There is a highly emotional story making the rounds in the news world these days and I’m more than a little frightened to jump into the fray because I think I’m on the bad guy side.
The situation is that a second grader with spinal muscular atrophy was taking his class picture. They had the students set up on a bleacher and the kids didn’t quite fill the section leaving about one kid’s width room on the side. Miles Ambridge, confined to his wheelchair, was moved as close to the edge of the bleachers as possible but this left about a three-foot gap between him and the nearest child. The gap was the extra bit of bleacher along with the wheels of the wheelchair. The kids were also sitting up very straight with their hands in their laps adding to the perceived gap.
His mother saw the picture and decided that her son was being ostracized by the adults who organized the picture. Miles’ father is incensed because Miles seems so happy with his big smile in the picture. “He’s naive as to how people treat him” was the comment.
Some people commented that he should have been taken out of the wheelchair and placed with the other students but that seems to me to be an unlikely possibility. Moving someone with a severe spinal disease onto a bench with a bunch of other potentially squirmy kids? At best they could have sat in an off-center position to the edge of the bench and the gap would have been decreased by half but there still would have been a gap. Maybe they could have ditched the bleachers altogether but it’s likely the camera was setup with lighting designed for that position.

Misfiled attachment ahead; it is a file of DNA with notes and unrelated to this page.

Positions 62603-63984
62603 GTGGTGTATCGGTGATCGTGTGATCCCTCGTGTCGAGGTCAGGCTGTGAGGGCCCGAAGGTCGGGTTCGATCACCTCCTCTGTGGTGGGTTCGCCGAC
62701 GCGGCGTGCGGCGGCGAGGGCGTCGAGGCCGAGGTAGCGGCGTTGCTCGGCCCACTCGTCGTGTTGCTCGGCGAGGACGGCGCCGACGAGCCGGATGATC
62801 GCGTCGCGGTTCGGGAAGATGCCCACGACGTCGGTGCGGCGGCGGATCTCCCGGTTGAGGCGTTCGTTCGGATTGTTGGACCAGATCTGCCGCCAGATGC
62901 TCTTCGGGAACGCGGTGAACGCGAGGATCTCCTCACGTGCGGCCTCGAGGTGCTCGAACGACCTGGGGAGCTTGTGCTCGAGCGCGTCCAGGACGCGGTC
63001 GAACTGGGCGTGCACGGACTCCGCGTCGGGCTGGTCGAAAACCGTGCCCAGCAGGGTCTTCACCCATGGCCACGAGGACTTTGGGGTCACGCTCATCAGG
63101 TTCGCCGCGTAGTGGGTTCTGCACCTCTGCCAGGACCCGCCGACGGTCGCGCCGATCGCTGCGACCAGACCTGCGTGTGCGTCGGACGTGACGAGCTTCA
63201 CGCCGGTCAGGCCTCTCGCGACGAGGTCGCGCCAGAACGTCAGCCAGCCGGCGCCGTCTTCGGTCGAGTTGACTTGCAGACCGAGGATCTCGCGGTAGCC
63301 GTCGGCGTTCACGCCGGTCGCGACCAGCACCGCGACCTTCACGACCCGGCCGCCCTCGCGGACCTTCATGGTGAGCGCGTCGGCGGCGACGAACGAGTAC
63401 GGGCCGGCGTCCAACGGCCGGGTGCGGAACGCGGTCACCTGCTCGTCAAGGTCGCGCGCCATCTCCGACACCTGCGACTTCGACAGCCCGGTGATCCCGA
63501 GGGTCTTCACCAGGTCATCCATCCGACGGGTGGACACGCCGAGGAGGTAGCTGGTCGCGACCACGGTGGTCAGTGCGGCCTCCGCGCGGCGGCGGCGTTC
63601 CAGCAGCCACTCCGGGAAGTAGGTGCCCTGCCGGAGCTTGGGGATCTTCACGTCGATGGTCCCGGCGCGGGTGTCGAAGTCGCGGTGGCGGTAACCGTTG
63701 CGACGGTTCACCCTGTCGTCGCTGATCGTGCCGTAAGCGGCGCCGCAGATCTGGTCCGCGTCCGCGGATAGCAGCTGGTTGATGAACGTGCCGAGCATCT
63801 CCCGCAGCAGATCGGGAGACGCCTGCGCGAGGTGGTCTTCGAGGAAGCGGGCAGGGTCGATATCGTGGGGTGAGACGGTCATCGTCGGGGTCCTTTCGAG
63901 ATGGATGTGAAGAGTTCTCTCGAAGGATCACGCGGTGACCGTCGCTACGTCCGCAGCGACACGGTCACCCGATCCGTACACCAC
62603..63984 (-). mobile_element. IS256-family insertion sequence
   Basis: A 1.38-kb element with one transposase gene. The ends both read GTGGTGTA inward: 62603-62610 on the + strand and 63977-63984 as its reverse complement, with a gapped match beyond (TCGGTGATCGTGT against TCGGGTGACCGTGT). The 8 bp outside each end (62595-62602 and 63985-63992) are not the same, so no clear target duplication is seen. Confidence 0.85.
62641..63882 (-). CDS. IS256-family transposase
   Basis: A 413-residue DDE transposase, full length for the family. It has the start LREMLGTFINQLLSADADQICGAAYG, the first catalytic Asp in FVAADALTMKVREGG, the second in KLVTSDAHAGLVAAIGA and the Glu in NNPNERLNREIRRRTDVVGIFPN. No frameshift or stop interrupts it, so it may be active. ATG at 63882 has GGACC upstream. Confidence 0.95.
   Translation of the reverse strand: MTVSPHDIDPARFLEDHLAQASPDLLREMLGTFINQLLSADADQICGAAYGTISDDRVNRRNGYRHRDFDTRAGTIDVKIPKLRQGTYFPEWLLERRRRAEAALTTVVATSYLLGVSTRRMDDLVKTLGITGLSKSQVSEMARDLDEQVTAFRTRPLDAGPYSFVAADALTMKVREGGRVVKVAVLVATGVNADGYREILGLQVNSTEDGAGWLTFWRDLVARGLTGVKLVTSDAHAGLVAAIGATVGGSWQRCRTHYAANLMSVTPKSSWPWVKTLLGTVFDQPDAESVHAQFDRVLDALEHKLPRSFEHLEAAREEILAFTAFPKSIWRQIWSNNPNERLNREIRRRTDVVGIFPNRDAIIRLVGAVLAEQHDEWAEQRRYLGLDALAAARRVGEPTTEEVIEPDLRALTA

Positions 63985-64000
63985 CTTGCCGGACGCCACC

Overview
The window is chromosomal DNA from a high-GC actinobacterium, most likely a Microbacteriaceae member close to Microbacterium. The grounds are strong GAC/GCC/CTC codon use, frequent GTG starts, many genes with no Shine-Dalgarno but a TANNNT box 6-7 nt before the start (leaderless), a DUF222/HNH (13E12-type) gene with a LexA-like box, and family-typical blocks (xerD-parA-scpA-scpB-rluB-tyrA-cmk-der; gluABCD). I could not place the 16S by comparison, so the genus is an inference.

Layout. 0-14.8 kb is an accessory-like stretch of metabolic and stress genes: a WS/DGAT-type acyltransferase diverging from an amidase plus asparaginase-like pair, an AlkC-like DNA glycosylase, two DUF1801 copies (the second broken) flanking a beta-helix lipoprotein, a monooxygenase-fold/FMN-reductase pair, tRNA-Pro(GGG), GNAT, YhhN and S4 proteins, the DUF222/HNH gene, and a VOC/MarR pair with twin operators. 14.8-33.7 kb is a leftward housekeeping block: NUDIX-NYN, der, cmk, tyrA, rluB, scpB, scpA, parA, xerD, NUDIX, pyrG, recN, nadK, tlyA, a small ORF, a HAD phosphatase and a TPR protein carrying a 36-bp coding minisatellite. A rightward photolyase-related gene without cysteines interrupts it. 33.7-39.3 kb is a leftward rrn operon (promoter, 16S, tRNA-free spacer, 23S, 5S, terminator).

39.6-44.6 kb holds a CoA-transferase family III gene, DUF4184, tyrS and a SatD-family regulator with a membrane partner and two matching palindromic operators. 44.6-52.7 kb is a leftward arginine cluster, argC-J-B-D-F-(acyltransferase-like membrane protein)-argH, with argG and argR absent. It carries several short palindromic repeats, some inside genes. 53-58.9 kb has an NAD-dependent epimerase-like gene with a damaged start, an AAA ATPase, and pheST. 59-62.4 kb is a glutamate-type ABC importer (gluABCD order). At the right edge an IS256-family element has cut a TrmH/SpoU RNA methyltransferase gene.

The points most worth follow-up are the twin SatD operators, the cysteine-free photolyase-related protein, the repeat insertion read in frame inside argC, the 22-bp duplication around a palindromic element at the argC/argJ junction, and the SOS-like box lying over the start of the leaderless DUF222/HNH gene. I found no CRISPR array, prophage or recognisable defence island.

The picture I’ve included above is an example of being ostracized. When I was in sixth-grade they conducted an interesting exercise with us. They asked us a complex math problem and told us to figure it out in our heads. They wanted answers from two of us, me the nerd, and the pretty, popular girl. I had one answer. She had another. They asked us to move to opposite sides of the room and told everyone join the person they thought was right. I was alone and ostracized in the little game in the way I often felt in real life. It’s not fun to be ostracized. Kids can be very cruel. Adults can be awful as well.
Here’s my take, I just don’t think Miles was ostracized. Miles is different. He’s in a wheelchair and can’t sit on the bench. There’s no denying that fact. By making such a fuss the parents are not helping, they’re actually emphasizing that he’s different. It’s hard to tell from one picture but he looks like a pretty happy kid.
We can’t make other people be nice to us. We can’t stop kids from being cruel to one another over differences, real or perceived. Some kids will be mean to Miles but there are others who will not, particularly if Miles is happy with the way he is. We should teach kids to be themselves and accept their real limitations while striving to attain their maximum potential. To make good friends, do as well as they can, to have fun.
I’ve got some advice for you, Miles. If someone ostracizes you because of your disability, screw them. Keep smiling, be friends with the kids who like you for being you, wheelchair and all. Be good at what you’re good at, it won’t be sports or sitting in the bleachers. Your parents aren’t improving your life by forcing people to be “fair” to you. However, if you keep smiling like that you’ll end up with real friends and a great life.
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